As gas prices continue to move higher, many motorists are looking for ways to use less gas or to save a few cents at the pump.
According to AAA, personal driving habits are the single biggest factor that affects vehicle fuel consumption.
“A few changes in driving behavior, combined with price-lowering strategies at the pump, can contribute to significant savings on gas,” said Gene LaDoucer, regional director of public affairs for AAA-The Auto Club Group.
Below are a few tips from AAA:
- When buying a car, look for models that offer the best fuel economy in their class. For most drivers, an optional larger and/or more-powerful engine is unnecessary.
- Keep tires properly inflated. Under inflation reduces fuel economy, but more importantly, tires low on air degrade handling and braking, wear more rapidly and can overheat and blowout.
- Slow down and drive the speed limit. On the highway, aerodynamic drag causes fuel economy to drop off significantly as speeds increase above 50 mph.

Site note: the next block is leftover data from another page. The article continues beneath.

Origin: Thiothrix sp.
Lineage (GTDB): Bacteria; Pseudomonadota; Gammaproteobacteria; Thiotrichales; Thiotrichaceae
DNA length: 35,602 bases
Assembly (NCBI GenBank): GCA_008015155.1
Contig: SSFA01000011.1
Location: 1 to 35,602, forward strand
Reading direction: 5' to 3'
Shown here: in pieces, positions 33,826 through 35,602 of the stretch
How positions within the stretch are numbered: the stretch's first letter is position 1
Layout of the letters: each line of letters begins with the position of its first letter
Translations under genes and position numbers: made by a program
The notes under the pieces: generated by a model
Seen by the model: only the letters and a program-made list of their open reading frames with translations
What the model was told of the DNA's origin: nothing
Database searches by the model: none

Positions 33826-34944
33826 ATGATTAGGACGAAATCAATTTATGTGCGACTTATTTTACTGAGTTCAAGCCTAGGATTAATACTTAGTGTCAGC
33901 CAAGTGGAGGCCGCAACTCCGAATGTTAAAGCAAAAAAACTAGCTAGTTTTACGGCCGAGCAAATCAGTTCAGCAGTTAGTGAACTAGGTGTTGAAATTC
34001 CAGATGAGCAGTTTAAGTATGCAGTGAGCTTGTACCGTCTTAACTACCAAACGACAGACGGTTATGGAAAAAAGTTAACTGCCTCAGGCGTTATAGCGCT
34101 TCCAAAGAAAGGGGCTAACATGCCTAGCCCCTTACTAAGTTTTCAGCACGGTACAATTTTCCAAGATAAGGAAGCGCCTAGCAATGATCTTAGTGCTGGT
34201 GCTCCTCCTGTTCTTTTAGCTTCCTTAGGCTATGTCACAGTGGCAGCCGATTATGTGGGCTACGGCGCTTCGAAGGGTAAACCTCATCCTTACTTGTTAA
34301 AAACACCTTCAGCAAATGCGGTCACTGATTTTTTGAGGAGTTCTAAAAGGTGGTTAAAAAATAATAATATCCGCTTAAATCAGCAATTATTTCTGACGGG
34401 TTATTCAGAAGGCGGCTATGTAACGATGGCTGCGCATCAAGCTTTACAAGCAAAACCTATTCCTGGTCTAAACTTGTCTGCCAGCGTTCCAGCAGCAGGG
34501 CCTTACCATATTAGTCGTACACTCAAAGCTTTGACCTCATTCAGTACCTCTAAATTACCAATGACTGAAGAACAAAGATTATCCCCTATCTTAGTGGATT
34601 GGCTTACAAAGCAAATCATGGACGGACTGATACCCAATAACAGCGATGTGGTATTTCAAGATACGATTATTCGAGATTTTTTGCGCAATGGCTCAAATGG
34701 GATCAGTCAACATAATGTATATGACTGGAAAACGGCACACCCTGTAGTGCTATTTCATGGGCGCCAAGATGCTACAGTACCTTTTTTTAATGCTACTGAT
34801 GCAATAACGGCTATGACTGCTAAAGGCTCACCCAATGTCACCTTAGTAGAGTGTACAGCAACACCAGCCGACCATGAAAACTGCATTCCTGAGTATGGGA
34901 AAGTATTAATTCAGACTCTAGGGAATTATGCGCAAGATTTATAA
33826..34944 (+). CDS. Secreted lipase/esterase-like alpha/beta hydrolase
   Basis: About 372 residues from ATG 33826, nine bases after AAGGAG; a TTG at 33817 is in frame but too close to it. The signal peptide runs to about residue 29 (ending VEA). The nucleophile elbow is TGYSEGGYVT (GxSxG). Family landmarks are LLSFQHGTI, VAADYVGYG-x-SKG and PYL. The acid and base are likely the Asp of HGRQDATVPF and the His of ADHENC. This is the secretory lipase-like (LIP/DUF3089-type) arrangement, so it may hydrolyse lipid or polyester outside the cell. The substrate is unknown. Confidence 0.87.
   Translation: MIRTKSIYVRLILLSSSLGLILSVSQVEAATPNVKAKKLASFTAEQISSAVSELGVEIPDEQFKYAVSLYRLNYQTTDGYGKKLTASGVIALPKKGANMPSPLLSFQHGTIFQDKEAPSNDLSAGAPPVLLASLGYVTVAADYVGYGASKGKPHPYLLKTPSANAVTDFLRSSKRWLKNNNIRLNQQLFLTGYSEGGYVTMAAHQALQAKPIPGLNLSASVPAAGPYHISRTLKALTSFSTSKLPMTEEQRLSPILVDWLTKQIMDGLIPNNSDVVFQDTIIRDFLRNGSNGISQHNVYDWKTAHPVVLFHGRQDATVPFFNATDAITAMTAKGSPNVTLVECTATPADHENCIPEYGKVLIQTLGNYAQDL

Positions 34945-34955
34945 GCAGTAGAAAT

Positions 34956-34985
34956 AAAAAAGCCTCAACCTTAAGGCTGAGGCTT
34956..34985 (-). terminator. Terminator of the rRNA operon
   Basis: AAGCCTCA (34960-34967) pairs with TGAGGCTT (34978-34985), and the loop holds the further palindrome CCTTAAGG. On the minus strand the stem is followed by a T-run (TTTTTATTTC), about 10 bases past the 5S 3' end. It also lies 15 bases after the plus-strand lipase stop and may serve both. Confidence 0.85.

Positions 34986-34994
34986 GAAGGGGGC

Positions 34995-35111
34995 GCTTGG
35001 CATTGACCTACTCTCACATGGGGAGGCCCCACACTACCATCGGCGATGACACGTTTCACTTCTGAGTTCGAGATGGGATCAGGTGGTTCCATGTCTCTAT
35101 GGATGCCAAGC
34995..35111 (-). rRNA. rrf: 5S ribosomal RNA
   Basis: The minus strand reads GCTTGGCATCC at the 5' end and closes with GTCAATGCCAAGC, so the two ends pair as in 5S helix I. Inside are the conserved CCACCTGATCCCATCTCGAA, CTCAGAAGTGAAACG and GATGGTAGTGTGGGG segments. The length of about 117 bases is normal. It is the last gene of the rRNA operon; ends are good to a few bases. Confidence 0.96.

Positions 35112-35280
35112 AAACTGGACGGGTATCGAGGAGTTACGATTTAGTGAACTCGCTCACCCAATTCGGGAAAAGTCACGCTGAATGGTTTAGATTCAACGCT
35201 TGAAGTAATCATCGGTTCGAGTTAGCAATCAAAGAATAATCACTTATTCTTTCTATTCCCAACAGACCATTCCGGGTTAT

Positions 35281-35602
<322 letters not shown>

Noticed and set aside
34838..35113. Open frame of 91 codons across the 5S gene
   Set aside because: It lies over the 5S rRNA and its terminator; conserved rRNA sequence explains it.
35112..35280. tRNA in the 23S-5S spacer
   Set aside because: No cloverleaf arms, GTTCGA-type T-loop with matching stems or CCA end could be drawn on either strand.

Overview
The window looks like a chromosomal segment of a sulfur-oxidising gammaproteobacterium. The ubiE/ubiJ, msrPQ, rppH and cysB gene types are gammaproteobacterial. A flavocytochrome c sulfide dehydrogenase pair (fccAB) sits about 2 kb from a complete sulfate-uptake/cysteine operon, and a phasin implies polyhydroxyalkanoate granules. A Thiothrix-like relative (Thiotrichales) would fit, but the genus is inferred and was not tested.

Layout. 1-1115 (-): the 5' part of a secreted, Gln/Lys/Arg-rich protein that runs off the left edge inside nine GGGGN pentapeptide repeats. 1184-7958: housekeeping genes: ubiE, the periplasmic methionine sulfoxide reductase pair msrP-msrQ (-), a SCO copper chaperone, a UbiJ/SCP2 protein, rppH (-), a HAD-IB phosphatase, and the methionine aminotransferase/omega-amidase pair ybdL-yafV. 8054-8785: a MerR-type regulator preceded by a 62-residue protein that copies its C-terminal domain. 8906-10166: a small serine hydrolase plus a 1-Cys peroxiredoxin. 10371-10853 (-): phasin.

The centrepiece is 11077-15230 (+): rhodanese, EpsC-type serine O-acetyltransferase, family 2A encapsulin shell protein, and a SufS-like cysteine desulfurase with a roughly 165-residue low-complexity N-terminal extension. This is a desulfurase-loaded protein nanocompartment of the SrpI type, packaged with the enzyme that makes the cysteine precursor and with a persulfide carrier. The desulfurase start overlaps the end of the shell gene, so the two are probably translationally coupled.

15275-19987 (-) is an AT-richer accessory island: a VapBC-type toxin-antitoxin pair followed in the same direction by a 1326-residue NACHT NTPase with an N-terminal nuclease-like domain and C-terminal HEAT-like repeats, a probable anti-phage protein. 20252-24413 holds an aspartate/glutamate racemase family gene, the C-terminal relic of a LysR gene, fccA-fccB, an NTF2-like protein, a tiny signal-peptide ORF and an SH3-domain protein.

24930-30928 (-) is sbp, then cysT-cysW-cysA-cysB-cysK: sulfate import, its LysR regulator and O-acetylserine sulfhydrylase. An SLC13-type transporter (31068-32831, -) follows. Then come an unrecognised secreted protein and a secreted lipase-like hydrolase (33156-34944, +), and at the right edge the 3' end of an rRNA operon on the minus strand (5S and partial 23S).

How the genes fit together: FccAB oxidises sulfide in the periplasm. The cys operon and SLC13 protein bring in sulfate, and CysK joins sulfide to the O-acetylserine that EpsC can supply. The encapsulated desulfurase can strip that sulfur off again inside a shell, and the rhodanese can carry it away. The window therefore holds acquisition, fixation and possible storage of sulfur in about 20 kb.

- Avoid “jackrabbit” starts and hard acceleration. These actions greatly increase fuel consumption.
- Avoid extended idling to warm up the engine, even in winter. It’s unnecessary and wastes fuel.
- Accelerate smoothly with light to moderate throttle. This allows the automatic transmission to upshift into higher gears sooner, reducing engine rpm and saving fuel.
- Use cruise control to help maintain a constant speed; however, never use cruise control on slippery roads because a loss of vehicle control could result.
- Plan ahead to accomplish multiple errands in one trip, and whenever possible travel outside high-traffic times of day.
- Remove unnecessary and bulky items from your car. It takes more fuel to accelerate a heavier car, and the reduction in fuel economy is greater for small cars than larger models.
- Don’t purchase costly high-octane or “premium” gas unless required for your vehicle. AAA research has found that unless premium fuel is recommended or required by your car’s manufacturer, it provides no added benefit.